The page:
3D printers enable us to build layer-by-layer small quantities of highly customized items. Items that fit to specified individual needs. Straight from a digital template, just designed with a computer aided design (CAD) software. With this technology you can quickly materialize customized tools, prototypes and any three-dimensional small parts. Really any?

The invention of 3D printing inspired bioengineers to think further and to look at it from a life science perspective. What about printing with biomaterial? With this thought the idea of 3D bioprinting was born. Gamechanging inventions start with some bold questions like these:

  • What if we could print organic material?
  • What if we could print organic cells?
  • What if we could print organic tissue?
    Membranes, skin or even organs?

Saving lives thanks to 3D bioprinting. Sounds fantastic doesn't it. But is it science fiction or is it real? Actually 3D bioprinting – 3D printing with organic (=living) material – is real, albeit still in its infancy. Microdrop is one of the early pioneers in microdosing and we have a lot of experience and expertise with it. Tinkering is in our engineering DNA. And 3D bioprinting is part of our microdrop life science business.

Are you are looking for technical solutions for your bioprinting project? Contact us and ask about the system family Gantry II from microdrop Technologies. We are happy to help.

Five current concrete advances
in 3D Bioprinting and its application for tissue engineering

How realistic is the idea of printing living material really?
There have been many recent advances in 3D bioprinting technology that have the potential to revolutionize tissue engineering.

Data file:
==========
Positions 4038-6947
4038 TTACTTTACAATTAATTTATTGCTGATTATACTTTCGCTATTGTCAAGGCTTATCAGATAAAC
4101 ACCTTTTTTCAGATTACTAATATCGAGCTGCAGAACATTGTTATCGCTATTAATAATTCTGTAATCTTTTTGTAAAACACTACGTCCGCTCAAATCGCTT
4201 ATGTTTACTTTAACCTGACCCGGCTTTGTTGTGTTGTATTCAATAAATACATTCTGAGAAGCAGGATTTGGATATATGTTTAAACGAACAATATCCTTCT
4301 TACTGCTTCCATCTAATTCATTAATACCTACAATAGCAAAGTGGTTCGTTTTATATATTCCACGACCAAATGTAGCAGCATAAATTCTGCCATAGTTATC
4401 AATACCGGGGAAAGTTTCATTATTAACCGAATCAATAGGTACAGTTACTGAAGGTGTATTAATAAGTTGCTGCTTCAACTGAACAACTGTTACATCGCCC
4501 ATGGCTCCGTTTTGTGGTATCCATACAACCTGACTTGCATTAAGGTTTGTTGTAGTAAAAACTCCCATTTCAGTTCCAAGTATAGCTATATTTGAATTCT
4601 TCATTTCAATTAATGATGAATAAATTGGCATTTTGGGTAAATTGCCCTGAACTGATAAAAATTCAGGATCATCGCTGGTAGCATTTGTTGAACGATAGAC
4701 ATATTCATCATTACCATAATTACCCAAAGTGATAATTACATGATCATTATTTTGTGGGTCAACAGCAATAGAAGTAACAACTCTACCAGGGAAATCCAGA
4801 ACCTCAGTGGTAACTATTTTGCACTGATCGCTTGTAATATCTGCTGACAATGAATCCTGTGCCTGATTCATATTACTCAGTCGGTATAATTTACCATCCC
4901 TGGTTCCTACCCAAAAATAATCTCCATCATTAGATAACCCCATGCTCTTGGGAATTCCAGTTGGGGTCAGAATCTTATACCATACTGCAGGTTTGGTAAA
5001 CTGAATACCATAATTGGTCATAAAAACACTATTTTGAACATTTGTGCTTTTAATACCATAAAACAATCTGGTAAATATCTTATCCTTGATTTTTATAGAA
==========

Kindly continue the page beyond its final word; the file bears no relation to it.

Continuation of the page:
To make it more tangible here are five concrete examples:


3D bioprinting of vascularized tissue

One major challenge in tissue engineering is creating vascularized tissues that can support the growth and function of cells. Researchers have developed 3D bioprinting techniques that can create vascularized tissues by using a combination of cell-laden hydrogels and sacrificial materials to create hollow channels that can be perfused with nutrients and oxygen.

3D bioprinting of complex tissues and organs 

Recent advances in 3D bioprinting have enabled the creation of complex tissues and organs, such as liver, heart, and lung tissue. Researchers have developed techniques to bioprint multiple cell types and create complex architectures that mimic the native tissue structure and function.

3D bioprinting of personalized implants

3D bioprinting allows for the creation of personalized implants that are tailored to the individual patient. This can be particularly useful for bone and cartilage implants, which can be bioprinted using a patient's own cells to reduce the risk of rejection.

3D bioprinting of skin

Skin bioprinting has been used to create tissue-engineered skin for wound healing and cosmetic applications. Researchers have developed techniques to bioprint multiple layers of skin cells, including epidermis, dermis, and subcutaneous tissue, to create skin grafts that closely mimic natural skin.

3D bioprinting for drug testing and disease modeling 

3D bioprinting allows for the creation of complex tissue models that can be used for drug testing and disease modeling. Researchers have bioprinted tissue models of cancer, liver disease, and other conditions to study disease progression and test potential therapies. This is ethically much more attractive than research with living creatures (animals or human beeings).

Overall, the advances in 3D bioprinting technology have the potential to transform tissue engineering and regenerative medicine. 3D bioprinting technology enables the creation of complex tissues and organs, personalized implants, and tissue models for drug testing and disease modeling.

While 3D bioprinting was initially an idea from science fiction stories for literature, film and television, more and more effort is being put into realizing these visions. As mentioned above, initial successes have already been achieved. However, so far only basic forms of organs without functionality have been realized, so that further research is needed on the composition of bioinks and the 3D-Bioprinters themselves.
microdrop Technologies helps with highly precise, flexible and user-friendly technical systems and of course with professional advice and training.

Contact us.  We are pleased to help.

3D bioprinting is an important research focus of regenerative medicine